The Unique Position of the Spanda School Among the Others of the Trika System of Kazmir
Among the various schools that flourished in medieval KazmIr,2 the Zivaite Agama-s developed a monistic philosophic system called Trika around the end of the 8th Century A.D. One of its features was the doctrine of spanda that, as we will see, originated a school in many ways different from the other Zivaite schools.
The term spanda derives from the verb spand that means 'to throb with life', 'to vibrate'. In fact, spanda is the immovable vibration of Ziva, the vibration of the universal consciousness that is our own consciousness. The vibrating consciousness is also the reality that is the very foundation of the multiplicity and the multiformity of the world, from the lowest category3 up to Ziva. This reality also animates and enlightens every state of our ordinary experience.4
The spandakArikA-s, together with the ZivasUtra-s the basic texts of this school, were written either by Vasugupta or more probably by his disciple KallaTa. They guide the adept to grasp this vibrating reality through the ordinary experiences of everyday life. Where can one experience spanda? The spandakArikA-s say:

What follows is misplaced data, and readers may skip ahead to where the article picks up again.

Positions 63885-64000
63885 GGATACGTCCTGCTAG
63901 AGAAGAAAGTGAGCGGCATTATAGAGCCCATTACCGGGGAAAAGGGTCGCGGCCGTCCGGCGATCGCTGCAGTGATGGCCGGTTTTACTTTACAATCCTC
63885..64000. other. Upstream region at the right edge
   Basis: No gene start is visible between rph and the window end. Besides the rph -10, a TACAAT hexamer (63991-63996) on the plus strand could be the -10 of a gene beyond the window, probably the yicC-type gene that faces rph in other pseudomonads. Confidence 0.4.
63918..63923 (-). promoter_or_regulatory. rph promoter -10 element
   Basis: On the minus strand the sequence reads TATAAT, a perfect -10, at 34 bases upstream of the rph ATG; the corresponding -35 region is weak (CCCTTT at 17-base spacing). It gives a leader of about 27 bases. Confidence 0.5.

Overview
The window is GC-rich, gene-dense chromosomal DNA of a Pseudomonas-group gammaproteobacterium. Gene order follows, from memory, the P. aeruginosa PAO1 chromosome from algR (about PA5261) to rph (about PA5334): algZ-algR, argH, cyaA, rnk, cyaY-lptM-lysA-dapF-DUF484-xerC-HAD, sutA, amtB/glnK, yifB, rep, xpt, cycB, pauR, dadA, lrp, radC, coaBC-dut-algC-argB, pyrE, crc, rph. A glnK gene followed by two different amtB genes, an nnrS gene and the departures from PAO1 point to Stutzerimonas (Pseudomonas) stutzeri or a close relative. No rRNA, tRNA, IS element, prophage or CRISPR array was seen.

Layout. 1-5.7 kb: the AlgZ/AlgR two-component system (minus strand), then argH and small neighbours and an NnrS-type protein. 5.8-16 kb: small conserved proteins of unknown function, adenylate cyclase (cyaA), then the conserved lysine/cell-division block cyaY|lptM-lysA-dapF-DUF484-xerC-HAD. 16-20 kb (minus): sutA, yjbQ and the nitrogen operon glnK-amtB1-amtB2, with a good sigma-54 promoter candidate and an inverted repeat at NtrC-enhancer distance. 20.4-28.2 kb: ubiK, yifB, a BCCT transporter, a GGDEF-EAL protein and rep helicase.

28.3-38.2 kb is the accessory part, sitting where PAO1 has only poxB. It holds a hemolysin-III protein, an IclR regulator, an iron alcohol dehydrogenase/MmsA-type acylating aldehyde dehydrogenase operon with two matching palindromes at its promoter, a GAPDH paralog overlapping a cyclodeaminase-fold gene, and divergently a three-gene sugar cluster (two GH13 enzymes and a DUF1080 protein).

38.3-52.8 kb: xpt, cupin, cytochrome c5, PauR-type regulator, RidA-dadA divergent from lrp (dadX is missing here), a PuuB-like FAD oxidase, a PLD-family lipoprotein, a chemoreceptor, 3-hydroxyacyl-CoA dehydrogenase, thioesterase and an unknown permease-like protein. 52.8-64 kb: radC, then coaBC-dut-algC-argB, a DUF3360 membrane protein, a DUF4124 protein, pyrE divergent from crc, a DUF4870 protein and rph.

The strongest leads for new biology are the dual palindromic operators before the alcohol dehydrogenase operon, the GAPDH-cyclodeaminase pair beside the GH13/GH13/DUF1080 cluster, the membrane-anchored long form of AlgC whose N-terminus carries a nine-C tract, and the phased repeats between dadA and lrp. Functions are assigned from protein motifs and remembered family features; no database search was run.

Therefore spanda, as explained by KSemarAja, is the connecting point of various states and it is where the various states arise. The unifying moment of every feeling and state, waking, dream, deep sleep is spanda, which is also the fourth state. The ZivasUtra-s say that one who mixes the three states with the bliss of the fourth becomes the master of heros.6 The fourth state is full consciousness. The hero should meditate on the wheel of powers, namely the source of energy, Zakti who actually creates the world.
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